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Reconstruction
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Reconstruction

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  • 1. Rebuilding the Nation
  • 2. Key Questions: • How do should the South be brought back to the Union? • How will the South be rebuilt after its destruction during the war? • How will all the newly freed slaves be integrated into American society? • Which branch of government should control the process of Reconstruction?
  • 3. Presidential Plans for Reconstruction: Lincoln vs. Johnson
  • 4. Abraham Lincoln’s Plan • Once a Southern State – Had 10% of voters took oath of allegiance to the Union – Ratified the 13th amendment • It could rejoin the Union and send representatives to Congress
  • 5. Andrew Johnson’s Plan • From Tennessee, a border state and Vice President to Lincoln • Sympathetic to poor southern whites. • Pardoned many rebel leaders. • Recognized newly formed state governments in the South. • Did not support full legal rights for freedmen • Believed the President to run Reconstruction
  • 6. Congress’ Plan for Reconstruction: The Radical Republicans • Reconstruction Act 1867 – Established military rule over Confederate States and Divides the Confederate States into 5 military districts • Rad. Republicans wanted strict requirements and punishment for the South
  • 7. Bringing Freedmen into American society.
  • 8. Freedman’s Bureau 1865 • Established by Congress. • Helped freedmen with food, clothing, and medicine. • Searched for lost family members, made marriages legal, and dealt with civil rights issues. • Opened schools for children and adults • Registered freedmen for voting
  • 9. Civil War Amendments: Free Citizens Vote • 13th Amendment: • 14th Amendment: • 15th Amendment:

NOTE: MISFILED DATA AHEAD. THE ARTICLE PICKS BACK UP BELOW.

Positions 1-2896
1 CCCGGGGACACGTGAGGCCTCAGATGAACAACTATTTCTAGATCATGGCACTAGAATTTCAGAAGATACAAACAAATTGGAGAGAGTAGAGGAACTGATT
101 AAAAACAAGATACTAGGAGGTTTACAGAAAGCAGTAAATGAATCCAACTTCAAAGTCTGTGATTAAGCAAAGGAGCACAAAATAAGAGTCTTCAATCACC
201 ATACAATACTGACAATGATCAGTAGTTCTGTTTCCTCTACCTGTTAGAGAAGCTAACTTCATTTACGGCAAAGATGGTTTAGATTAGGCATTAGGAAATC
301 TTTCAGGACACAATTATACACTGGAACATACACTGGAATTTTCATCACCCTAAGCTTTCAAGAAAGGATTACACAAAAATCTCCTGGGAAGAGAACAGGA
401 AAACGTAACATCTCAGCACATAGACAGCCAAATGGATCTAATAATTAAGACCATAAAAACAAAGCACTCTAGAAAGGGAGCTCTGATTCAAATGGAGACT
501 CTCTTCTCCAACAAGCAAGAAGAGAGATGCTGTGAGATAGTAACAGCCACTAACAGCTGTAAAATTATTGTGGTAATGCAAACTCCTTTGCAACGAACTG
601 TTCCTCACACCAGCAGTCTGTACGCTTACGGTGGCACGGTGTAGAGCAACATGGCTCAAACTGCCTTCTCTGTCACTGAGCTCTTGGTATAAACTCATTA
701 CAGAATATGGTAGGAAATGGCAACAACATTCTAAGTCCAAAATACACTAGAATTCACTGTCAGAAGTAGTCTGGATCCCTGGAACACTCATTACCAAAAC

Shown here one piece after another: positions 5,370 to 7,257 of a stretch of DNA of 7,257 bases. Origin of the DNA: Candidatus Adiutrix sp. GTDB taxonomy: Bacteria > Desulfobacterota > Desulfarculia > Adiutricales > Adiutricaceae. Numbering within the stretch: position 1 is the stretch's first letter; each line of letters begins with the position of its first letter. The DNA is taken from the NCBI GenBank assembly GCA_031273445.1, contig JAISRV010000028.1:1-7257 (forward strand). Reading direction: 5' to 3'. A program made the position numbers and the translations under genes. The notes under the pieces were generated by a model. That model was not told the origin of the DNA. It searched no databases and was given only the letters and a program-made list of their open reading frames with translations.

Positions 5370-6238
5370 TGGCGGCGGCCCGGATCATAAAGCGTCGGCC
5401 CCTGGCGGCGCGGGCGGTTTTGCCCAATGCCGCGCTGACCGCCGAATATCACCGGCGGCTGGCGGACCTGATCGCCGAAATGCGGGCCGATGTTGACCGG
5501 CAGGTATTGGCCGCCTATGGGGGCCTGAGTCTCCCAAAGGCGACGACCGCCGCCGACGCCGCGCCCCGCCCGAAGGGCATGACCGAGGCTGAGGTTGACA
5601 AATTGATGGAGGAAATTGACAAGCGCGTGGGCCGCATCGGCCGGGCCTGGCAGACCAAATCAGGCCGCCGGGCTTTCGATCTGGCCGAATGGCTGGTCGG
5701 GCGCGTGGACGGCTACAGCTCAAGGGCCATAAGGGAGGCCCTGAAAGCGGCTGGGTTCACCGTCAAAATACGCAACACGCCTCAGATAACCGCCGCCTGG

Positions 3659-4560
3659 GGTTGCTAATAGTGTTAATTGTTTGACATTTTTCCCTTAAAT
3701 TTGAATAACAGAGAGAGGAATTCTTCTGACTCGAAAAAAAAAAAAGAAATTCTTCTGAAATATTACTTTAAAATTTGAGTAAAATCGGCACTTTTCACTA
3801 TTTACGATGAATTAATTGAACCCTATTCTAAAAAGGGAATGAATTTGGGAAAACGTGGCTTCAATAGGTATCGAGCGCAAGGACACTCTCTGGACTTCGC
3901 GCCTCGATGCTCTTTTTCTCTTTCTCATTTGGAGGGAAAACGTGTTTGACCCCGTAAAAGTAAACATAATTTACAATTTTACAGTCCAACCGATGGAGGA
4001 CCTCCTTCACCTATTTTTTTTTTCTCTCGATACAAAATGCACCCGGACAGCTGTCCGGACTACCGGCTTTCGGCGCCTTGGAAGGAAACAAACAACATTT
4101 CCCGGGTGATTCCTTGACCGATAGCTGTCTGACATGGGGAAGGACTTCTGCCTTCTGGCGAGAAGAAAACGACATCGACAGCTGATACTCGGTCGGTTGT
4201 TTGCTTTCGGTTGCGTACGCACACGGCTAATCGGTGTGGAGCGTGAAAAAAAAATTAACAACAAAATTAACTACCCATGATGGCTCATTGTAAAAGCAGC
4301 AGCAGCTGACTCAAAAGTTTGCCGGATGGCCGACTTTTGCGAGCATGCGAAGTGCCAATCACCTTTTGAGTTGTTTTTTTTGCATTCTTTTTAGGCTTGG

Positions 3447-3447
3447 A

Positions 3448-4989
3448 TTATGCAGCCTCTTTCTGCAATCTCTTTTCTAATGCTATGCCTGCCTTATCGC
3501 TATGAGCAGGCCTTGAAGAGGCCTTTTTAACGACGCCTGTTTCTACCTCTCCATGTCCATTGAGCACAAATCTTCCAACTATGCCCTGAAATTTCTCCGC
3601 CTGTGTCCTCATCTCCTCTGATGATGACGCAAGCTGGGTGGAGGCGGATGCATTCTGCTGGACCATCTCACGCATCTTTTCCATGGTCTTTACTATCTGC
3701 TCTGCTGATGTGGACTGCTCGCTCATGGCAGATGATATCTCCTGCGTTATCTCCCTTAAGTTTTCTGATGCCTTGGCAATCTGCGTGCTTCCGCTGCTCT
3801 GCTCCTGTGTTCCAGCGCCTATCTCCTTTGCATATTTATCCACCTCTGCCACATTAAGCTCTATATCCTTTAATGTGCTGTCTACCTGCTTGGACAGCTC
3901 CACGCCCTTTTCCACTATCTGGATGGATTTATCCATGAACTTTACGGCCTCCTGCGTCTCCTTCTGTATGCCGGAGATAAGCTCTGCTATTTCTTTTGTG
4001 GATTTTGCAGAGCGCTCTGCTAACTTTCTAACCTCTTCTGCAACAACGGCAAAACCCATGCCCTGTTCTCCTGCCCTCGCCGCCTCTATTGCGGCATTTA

• 10. The Aftermath of Reconstruction: Did it work?
  • 11. The New Republican South • Carpetbaggers Northerners who went to Southern states to be apart of the new state governments • More than 700,000 new freedmen voters • Hiram Rhodes Revels elected Senator from Mississippi along with 2,ooo other blacks elected to public office • Republican leaders elected throughout the South – Established schools, hospitals, roads, and railroads. Banned racial discrimination
  • 12. Sharecropping: ECONOMIC SLAVERY • Done to keep plantation farming alive without slavery • Plantation owner would provide the land, tools, and materials to a freedman to work. • The freedman would give a share of his crop to the plantation owner as payment • It developed into a new form of oppression of the freedman Many sharecroppers were also poor white farmers.
  • 13. The Ku Klux Klan • Ku Klux Klan- formed by ex-Confederate soldiers. • Secret, terrorist designed to create fear on African Americans • Bombing, lynching, murder, arson, rape, etc…
  • 14. The Black Codes • Laws passed by Southern States. Based on older slave laws. • To preserve traditional southern society despite the abolition of slavery. • Examples: – Illegal for freedmen to hold public office. – Illegal to travel freely, to serve on a juries. – Freedmen without jobs can be fined or jailed. – Voting Tax and Literacy test before able to vote.
  • 15. Impeachment of Andrew Johnson • Congress already wanted him gone for some time • Congress passed the Tenure of Office Act which barred Johnson from firing is Cabinet • Johnson fired his Sect. of War and Congress impeached him • He survived the dismissal vote by one!
  • 16. The “New South” • A modern, industrial South has been born! • Moved away from plantation culture since slave labor no longer existed. • Northerners came to the South to help rebuild, put in new rail lines and develop new industries including cotton and steel mills. • Urban Industrialization begins

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